Can’t Get There from Here (Issue 516)

In which we are reminded that a certain amount of flexibility in sales conversations is helpful, even if it ain’t what we expected.

“Who knows how to get to the airport from here?” asked our client

We had finished our meeting a little early and walked slowly from the office tower to the parking lot, a distance of several blocks, enjoying a softly warm early Spring day – our client, one of my colleagues, and me.

We eased into the rental car, me in the back, client (driving) and colleague in the front.

Neither I nor my colleague knew the way to the airport so our client pulled out her GPS device and programmed it. I did the same with mine in the back seat, saying something like, “Oh, I’m happy to do this so you have your hands free to drive, here we go.”

She finished her programming a little before I did and her GPS voice instructed us to “continue on” for two blocks and turn right. Mine, on the other hand, suggested a left turn.

Unfazed  by the GPS voice from the back seat, she turned right.

My GPS announced, “recalculating route,” then “continue on,” giving instructions to go several blocks and turn right. Her GPS, a few seconds later, suggested we continue for a shorter distance and turn left.

Three or four times, the front seat GPS encouraged a few blocks and left, while mine continued to propose a right turn, from time to time “recalculating route.”

“You know, Nick,” she hissed evenly from the front seat. “This… is a little irritating.”

Ah, helpful is as helpful does. I doused my phone, having the sense that I’d just been a classic “back seat driver” nag only this time, instead of the bickering-husband-and-wife-neither-listening-to-the-other, we’d experienced two GPS systems talking over each other giving conflicting directions, both ‘believing’ that they were right.

(OK, I know you’re wondering, “Where is he going with this?”  So, here you go!)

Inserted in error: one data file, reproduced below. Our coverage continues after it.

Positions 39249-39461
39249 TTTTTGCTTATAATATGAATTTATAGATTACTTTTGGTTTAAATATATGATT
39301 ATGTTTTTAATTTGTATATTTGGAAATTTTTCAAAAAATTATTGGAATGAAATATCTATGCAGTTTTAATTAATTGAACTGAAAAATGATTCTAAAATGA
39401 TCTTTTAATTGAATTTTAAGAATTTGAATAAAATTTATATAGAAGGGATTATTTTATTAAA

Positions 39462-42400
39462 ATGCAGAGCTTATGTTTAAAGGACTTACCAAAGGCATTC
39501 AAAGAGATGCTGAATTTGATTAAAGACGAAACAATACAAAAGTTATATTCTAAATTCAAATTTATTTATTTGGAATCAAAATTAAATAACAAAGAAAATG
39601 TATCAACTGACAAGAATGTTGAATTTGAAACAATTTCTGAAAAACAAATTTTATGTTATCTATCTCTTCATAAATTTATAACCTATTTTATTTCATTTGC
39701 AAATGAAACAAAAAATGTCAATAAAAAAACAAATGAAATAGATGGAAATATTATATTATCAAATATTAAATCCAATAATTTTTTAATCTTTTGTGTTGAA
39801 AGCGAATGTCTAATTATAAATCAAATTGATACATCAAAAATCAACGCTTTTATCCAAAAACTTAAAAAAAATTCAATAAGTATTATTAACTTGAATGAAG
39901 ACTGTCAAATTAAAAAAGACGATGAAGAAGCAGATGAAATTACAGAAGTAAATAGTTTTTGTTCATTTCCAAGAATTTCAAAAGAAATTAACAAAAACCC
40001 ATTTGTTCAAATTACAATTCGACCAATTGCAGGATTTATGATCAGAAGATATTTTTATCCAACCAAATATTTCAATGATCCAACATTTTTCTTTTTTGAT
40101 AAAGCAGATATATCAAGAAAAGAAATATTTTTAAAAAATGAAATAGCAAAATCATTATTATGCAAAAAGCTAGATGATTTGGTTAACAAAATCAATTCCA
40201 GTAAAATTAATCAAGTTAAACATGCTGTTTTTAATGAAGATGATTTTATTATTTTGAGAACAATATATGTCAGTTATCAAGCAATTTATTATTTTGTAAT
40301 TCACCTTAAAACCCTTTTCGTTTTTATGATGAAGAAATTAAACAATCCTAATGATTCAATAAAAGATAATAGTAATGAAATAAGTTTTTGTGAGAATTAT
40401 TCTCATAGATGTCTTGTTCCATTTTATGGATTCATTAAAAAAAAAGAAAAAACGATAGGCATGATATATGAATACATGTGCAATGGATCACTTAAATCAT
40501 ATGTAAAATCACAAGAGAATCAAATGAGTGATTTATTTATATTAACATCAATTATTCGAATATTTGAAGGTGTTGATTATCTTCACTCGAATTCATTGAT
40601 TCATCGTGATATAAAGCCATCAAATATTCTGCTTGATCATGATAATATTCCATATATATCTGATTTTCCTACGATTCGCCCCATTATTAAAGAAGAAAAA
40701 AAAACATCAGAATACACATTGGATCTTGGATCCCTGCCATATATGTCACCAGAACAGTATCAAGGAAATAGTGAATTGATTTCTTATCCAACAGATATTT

There are times when we’ve prepared so thoroughly for a call or that we have done “this particular call” so many times that we stubbornly  follow our own agendas (that would be the GPS from the back seat) and forget to listen to and respond to our client or prospect’s agenda (that would be the GPS from the front seat) to the point that our clients or prospects feel, “This… is a little irritating!”

And, just as I thought I was being helpful by running my GPS from the back seat (e.g. “I can do this… you can have your hands free…GPS can be inaccurate… this will be a double check to make sure we’re going in the right direction), we think we’re being helpful to our clients when we try to keep the agenda “on track.”  And, sometimes we are helpful that way.

However… after three or four rounds of “this way…no… that way,” the wise sales person / consultant defers to his or her clients and goes with THEIR agendas, listening intently for clues about what’s going on. Frequently, said clients or prospects will provide those clues and it turns out the direction that they want to go is better than the direction that we want to go.

Which is how it turned out in the car that afternoon. Her GPS was correct. Mine was… recalculating route…

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